Publications of Cartwright, A.

Policy Experiments, Failures and Innovations: Beyond Accession in Central and Eastern Europe

'Policy Experiments, Failures and Innovations’ takes a policy studies perspective for considering the EU’s post-communist member states’ experiences since accession. The volume analyses policy transfer processes and expands the new and growing sub-field of policy failure by interrogating the binary ideas of ‘failure’ and ‘success’ in the context of the Central Eastern European (CEE) transition, democratic consolidation and European Union membership. Contributions in the volume consider the extent to which external models have had real traction in the political economies and societies of the CEE countries. The volume also considers the ways external models were adapted, transformed or sometimes abandoned in response to unexpected difficulties in implementation. It is therefore a book about set-backs, real or perceived policy failures, as well as innovations and unexpected outcomes in a number of important policy areas in the ‘new’ member states of the EU.

Zentai V. National Roma Inclusion Policies in Central and Eastern Europe: Diverging Learning Paths with Residual Outcomes. . In: Bátory Á, Cartwright A, Stone D, editors. Policy Experiments, Failures and Innovations: Beyond Accession in Central and Eastern Europe. Cheltenham: Edward Elgar Publishing; 2018. p. 88-108.

Programme Monitoring Committees in cohesion policy: Overseeing the distribution of structural funds in Hungary and Slovakia

Under European Union (EU) law, Monitoring Committees (MCs) are charged with overseeing the implementation of Operational Programmes in cohesion policy. Despite their potential to influence the process of fund disbursement, relatively little is known about the Committees’ operation and their impact in the new member states. This article is an empirical study of how three MCs actually work in Hungary and Slovakia. We find that whilst these bodies have relatively limited oversight capacities and are characterised by a primary concern with procedural compliance with EU requirements, they have an important role in providing significant opportunities for learning, information exchange, expert input and networking.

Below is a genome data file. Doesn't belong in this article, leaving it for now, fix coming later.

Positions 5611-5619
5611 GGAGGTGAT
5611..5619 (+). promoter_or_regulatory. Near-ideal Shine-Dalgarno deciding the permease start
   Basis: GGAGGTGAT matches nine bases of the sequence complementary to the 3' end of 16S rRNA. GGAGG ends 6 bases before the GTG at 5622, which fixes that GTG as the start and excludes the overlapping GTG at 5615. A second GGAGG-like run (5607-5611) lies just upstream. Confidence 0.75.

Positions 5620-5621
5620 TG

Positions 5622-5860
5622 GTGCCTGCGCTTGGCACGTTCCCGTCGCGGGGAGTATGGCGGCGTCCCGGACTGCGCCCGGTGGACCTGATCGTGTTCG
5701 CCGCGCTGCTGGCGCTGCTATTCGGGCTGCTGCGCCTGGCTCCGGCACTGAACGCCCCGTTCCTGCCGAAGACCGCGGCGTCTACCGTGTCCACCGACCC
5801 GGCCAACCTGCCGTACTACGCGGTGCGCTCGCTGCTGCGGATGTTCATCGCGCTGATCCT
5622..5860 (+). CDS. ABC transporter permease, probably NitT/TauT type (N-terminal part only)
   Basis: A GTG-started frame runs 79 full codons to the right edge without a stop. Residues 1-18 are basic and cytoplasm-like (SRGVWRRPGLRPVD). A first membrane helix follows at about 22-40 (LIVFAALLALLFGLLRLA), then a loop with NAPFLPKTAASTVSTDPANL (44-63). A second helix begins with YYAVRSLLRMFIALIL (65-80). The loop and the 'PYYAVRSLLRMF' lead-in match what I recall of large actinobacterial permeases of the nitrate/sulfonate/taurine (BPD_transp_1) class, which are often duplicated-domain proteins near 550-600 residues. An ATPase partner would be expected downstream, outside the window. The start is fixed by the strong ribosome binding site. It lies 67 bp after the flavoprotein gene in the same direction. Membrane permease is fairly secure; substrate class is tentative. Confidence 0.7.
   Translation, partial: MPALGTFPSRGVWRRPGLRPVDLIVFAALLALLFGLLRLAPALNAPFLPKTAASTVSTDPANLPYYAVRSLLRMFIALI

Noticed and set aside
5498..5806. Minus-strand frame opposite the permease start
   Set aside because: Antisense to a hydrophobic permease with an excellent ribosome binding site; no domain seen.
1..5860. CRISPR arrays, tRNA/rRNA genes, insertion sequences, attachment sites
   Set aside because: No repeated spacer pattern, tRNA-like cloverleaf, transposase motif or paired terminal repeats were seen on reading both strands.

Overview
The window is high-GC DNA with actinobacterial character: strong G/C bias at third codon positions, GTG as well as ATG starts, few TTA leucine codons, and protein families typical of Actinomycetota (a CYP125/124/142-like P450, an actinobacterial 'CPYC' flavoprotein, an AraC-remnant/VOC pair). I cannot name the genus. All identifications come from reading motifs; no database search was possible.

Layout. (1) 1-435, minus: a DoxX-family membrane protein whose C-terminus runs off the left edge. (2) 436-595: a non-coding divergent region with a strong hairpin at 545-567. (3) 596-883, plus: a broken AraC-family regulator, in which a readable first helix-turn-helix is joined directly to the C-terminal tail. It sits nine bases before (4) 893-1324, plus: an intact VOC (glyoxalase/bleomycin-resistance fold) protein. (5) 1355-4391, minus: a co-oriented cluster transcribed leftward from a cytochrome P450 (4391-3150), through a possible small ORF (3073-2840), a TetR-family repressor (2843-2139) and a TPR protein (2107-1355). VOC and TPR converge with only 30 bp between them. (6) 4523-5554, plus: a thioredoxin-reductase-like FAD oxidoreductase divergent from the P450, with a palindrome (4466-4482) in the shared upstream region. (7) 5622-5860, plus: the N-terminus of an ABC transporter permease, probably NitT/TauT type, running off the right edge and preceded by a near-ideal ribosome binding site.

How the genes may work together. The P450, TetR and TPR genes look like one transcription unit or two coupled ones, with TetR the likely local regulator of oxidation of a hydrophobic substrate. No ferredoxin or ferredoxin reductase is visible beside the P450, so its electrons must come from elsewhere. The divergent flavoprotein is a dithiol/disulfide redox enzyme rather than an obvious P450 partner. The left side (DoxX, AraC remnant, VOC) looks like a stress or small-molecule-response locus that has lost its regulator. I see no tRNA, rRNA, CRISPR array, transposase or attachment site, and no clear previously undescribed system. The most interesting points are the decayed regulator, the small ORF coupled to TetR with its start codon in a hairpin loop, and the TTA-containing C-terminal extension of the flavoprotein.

Re-visiting the Partnership Principle in cohesion policy: The role of civil society organisations in Structural Funds monitoring

This article investigates the horizontal dimension of partnership arrangements in cohesion policy in three EU Member States: Austria, Hungary and Slovakia. The focus is on the practice of the monitoring committees (MCs), the primary institutional expression of partnership in the distribution of Structural Funds. The main findings are that in each country NGO participation in the MCs remained contentious, the working of the committees was rather formalistic, and the bodies' purpose and role conceptions were ambiguous. The implication is that partnership as currently practised does not live up either to normative expectations suggested by the EU regulation of the committees or to the expectations of civil society partner organizations themselves.